November 18, 2016
Fr. Leo John Dehon: founder of the Priests of the Sacred Heart
As a newly ordained priest, who was doing further studies in Canon Law and Theology, as well as serving as a stenographer at the First Vatican Council, Fr. Leo Dehon reflected on the scripture passage, I am comforted by the arrival of Titus [II Corinthians 7:6]. “If our friendships are holy,” he reasoned, “they will be eternal, and the absence of friends will be less noticeable because they will be present to us in the Heart of Jesus.” Perhaps he was already missing the comradery of some of his seminary classmates who had already begun their ministries.
In an interesting parallel toward the end of his life, Dehon reflects on the physical absence, but felt presence of significant individuals. “This month I am reading a beautiful book by Bishop Chollet on Our Dead. It is a great help for my interior life, it is allowing me to live in heaven with my relatives, friends, [spiritual] directors, and colleagues. They are busy praising God, but all of them were also kind and helpful to me. The memory of them is revived, and I feel as if they are present. I am praying to them and I have confidence in their intercession; they will not allow my soul to be lost. They had loved me, and they love me still, and they will draw me to them.
Daily Notes, January 19, 1870, and March 1924
Lived and Shared: contemporary expressions of Dehonian spirituality
John Van Wezel (pictured at right) was one of four scholastics handpicked by Fr. Govaart in the early 1930’s for university studies. Govaart, then provincial of the Dutch Province, recognized that the growing Province required some well-placed members with a higher education. When Govaart became Superior General, two of them were assigned to Canada [Van Buuren and Van Wezel]; one more came later [Karskans], and Puts went to England.
John was an intelligent and practical visionary. When he arrived in Canada in 1950 he was assigned to minister to the Catholic immigrants arriving from Holland. He developed a system which remained in place until the 1960’s. He acquired a house in London where new arrivals lived until a residence was found; he made contact with local farmers who welcomed the Dutch families as workers on their farms.
At that time farms were being abandoned in favour of urban life. Recognizing the need for financing when immigrant families wished to buy farms from aging owners, John proceeded to establish a credit union which exists to this day.
Somehow, Cardinal Leger of Montreal heard of John’s ministry and John was summoned to Montreal. I recall his description of sitting in the audience room of the cardinal’s palace in what he described as a chair similar to a student’s desk, while the cardinal sat on his throne, two steps above him, his dark eyes fixed on John. Cardinal Leger proceeded to berate John for settling Catholic immigrants in Protestant Ontario instead of Catholic Quebec.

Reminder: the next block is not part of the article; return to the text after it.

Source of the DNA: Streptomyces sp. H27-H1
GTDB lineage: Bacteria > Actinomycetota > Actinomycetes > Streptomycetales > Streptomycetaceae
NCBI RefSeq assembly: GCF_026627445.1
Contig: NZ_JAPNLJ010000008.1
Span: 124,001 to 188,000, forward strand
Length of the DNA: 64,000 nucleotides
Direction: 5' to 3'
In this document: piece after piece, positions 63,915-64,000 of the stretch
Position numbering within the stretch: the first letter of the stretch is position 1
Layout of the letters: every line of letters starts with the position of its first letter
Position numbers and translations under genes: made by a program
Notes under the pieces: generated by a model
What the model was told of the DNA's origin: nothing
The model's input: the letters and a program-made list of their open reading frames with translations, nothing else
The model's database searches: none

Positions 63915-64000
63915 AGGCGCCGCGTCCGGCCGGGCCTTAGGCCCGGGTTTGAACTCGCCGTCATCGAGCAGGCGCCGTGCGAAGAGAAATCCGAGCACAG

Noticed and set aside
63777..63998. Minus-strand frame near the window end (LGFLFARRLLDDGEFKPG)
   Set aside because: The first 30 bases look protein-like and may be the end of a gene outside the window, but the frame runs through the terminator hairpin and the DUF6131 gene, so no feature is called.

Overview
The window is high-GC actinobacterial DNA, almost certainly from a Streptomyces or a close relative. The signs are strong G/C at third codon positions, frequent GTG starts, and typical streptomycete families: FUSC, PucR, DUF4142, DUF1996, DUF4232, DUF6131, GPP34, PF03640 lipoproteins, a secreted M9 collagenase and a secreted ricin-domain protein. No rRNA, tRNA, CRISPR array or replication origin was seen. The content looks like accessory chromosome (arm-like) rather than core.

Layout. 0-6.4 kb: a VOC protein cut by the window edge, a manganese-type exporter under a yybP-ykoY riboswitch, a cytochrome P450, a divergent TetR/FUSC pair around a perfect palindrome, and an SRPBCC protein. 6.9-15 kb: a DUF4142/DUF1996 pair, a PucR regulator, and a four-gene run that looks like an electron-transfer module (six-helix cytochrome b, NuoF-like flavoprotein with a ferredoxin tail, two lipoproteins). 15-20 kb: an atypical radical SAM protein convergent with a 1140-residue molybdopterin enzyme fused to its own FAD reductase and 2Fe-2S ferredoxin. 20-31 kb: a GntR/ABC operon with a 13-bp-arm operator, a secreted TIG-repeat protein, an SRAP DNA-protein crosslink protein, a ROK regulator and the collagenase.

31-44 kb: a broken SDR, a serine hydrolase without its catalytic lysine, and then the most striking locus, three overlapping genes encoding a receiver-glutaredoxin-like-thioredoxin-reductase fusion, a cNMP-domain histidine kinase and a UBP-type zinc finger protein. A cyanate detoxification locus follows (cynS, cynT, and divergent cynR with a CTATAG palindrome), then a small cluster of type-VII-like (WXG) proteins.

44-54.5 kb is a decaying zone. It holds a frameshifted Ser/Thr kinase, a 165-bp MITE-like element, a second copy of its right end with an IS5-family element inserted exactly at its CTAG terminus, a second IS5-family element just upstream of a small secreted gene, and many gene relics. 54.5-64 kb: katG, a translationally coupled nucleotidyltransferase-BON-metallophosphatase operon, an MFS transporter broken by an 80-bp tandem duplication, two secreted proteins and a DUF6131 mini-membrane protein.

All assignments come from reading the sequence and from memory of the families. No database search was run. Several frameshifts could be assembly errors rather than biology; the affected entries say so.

Not knowing what would become of his ministry, John decided to tell Cardinal McGuigan of Toronto about his experience. In Toronto he also met with the director of Catholic Charities, who affirmed him and his ministry, and convinced him to carry on and let the two Cardinals battle it out. John then went to Ottawa where the house on 192 Daly Avenue was purchased as an immigrant hostel and the immigration ministry continued to grow, covering the dioceses of London, Toronto, and Ottawa.
As others took over the ministry to the immigrants, John moved to parish pastoral ministry. He became the treasurer of the Canadian region, part of the North American Province, and when his health began to fail he returned to Holland.
I loved to hear John’s stories about his first ministry assignment to sailors at the Apostolate of the Sea in Rotterdam. He was there during the war years. He recalled that one day he heard his mother had taken ill and he wanted to visit her. To do so he had to get through enemy lines. He told how one of the sailors connected with the underground got him a Nazi uniform and he boarded a boat to get to his mother’s city. All he had to rely on was his knowledge of German and a few pointers from the sailors who assisted him. He managed to get to his mother without incident.
John had an extremely important ministry after WW II. He was hired by the Dutch Ministry of Justice to help in the resettlement of political prisoners who were innocent but imprisoned during the war, oftentimes because they had a German spouse or became suspect because of a complaint. I believe he was chosen for this sensitive ministry because of his good judgement and compassion.
I visited John in Holland a few times after his retirement and always felt that he had so much wisdom to offer about Church, faith, religious life, and the world we live in. My relationship with him left me grateful and enriched.
Jim Casper, SCJ (pictured at left)
Prayer: hands lifted in prayer; hands prepared to serve
In your kindness throughout the coming week and during the month of November, please lift up the memory of your deceased loved ones in prayer. You may find the following prayer helpful.
your Heart lovingly holds the relationships
that nurture and challenge us
to be faithful collaborators
in building your reign among all people.
Whether on Earth or in heaven
those who love us
remain present and helpful,
offering us wisdom to navigate
a world in need of your transforming grace.
May we cherish these holy friendships
by staying wholly united to you.
Each week reflections and prayers based in the Dehonian charism are published on the Dehonian Spirituality page of the U.S. Province website of the Priests of the Sacred Heart. This is an email version of that update.
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